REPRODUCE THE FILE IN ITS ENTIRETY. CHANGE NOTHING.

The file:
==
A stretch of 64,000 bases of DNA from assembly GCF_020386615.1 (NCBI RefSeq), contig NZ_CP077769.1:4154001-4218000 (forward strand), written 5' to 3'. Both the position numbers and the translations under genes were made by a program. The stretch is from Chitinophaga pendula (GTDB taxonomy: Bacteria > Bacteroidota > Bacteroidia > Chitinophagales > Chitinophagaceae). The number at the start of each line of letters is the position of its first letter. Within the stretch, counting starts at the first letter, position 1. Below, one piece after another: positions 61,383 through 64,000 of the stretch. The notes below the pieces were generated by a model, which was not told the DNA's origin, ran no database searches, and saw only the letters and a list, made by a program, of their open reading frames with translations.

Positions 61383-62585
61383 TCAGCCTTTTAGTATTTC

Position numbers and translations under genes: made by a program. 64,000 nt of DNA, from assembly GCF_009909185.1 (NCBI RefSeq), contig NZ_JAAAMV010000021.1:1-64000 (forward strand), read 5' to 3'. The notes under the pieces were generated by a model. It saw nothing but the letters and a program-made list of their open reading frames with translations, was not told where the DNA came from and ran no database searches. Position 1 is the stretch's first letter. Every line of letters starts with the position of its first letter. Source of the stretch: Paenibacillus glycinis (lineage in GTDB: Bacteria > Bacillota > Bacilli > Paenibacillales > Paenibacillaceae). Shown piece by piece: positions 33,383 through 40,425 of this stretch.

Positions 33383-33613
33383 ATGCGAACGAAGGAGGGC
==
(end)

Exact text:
A stretch of 64,000 bases of DNA from assembly GCF_020386615.1 (NCBI RefSeq), contig NZ_CP077769.1:4154001-4218000 (forward strand), written 5' to 3'. Both the position numbers and the translations under genes were made by a program. The stretch is from Chitinophaga pendula (GTDB taxonomy: Bacteria > Bacteroidota > Bacteroidia > Chitinophagales > Chitinophagaceae). The number at the start of each line of letters is the position of its first letter. Within the stretch, counting starts at the first letter, position 1. Below, one piece after another: positions 61,383 through 64,000 of the stretch. The notes below the pieces were generated by a model, which was not told the DNA's origin, ran no database searches, and saw only the letters and a list, made by a program, of their open reading frames with translations.

Positions 61383-62585
61383 TCAGCCTTTTAGTATTTC

Position numbers and translations under genes: made by a program. 64,000 nt of DNA, from assembly GCF_009909185.1 (NCBI RefSeq), contig NZ_JAAAMV010000021.1:1-64000 (forward strand), read 5' to 3'. The notes under the pieces were generated by a model. It saw nothing but the letters and a program-made list of their open reading frames with translations, was not told where the DNA came from and ran no database searches. Position 1 is the stretch's first letter. Every line of letters starts with the position of its first letter. Source of the stretch: Paenibacillus glycinis (lineage in GTDB: Bacteria > Bacillota > Bacilli > Paenibacillales > Paenibacillaceae). Shown piece by piece: positions 33,383 through 40,425 of this stretch.

Positions 33383-33613
33383 ATGCGAACGAAGGAGGGC